Rob's mom, Jean, called me tonight to get the real scoop on Rob. She spoke to Rob and Kate this morning, but she wasn't sure she got the whole story.
I told her that since I was not in the van behind Rob, I was in no position to contradict what they were telling her.
Jeanie does know, however, that I have crewed for all of Rob's previous races and know how to read the numbers and read between the lines. So this is what I said to her:
He's slower than he planned and he's had some pretty serious challenges thrown at him. So far, he has stiff-armed each of those challenges and is staying on the bike and is improving.
His goal of finishing Tuesday is almost certainly out of the question and he knows that. Rob is smarter than all of us put together and even he, with his addled, sleep-deprived brain, knows the score. He's been at this game since 1994.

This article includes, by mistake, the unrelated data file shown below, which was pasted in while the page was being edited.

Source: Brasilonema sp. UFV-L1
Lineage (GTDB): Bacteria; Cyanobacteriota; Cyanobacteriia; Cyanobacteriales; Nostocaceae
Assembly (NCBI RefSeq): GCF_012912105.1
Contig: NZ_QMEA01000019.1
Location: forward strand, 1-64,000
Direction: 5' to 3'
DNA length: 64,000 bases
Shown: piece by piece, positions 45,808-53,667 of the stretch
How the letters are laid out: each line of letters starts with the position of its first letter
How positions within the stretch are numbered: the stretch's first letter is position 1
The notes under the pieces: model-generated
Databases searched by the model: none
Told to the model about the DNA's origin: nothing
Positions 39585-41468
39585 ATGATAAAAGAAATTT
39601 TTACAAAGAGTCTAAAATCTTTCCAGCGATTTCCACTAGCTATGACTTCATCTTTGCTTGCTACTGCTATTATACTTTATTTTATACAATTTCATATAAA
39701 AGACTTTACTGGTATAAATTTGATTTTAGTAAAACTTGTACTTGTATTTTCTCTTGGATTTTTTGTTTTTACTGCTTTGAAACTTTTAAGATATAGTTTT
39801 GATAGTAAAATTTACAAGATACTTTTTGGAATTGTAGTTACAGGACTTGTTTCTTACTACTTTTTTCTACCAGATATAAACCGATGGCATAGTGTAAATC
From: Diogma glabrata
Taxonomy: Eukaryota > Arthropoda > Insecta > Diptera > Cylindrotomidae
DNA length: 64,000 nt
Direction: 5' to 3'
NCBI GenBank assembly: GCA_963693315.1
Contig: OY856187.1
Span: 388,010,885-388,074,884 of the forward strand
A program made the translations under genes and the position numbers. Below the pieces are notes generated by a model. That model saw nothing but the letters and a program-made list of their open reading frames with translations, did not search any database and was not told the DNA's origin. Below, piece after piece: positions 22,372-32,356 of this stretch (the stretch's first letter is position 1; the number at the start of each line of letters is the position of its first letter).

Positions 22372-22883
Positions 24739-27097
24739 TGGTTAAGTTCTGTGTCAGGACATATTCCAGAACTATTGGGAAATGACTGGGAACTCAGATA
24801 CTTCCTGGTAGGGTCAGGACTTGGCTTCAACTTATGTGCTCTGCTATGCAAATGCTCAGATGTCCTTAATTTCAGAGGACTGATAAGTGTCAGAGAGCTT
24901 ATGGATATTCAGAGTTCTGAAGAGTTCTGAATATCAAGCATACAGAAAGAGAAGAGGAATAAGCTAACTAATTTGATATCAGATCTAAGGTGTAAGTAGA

She asked me if I think he will finish. I said absolutely yes. In fact, I think he can finish late Wednesday night if his body cooperates and he stays on the bike. As of this writing, his average speed has gone up considerably and that's what matters.
I remember the first RAAM in 1996. I was watching my best friend suffer mightily and it was painful. The following year, I got over that. As Kate likes to remind him - Rob chose to do this. Nobody forced him.
So what would I say to him if I were there now, crewing for him? I would say:
"Man-up, nancy-boy. How about this: You keep your ass on the bike and ride for the next six days. After it's over, you can sit and watch pre-season college football and RAAM videos for the rest of the summer, until you get pasty-white, fat and doughy and bask in the knowledge that you are, without question, one of the toughest bullheads any of us has ever known. Now RIDE!"
That's what I would say.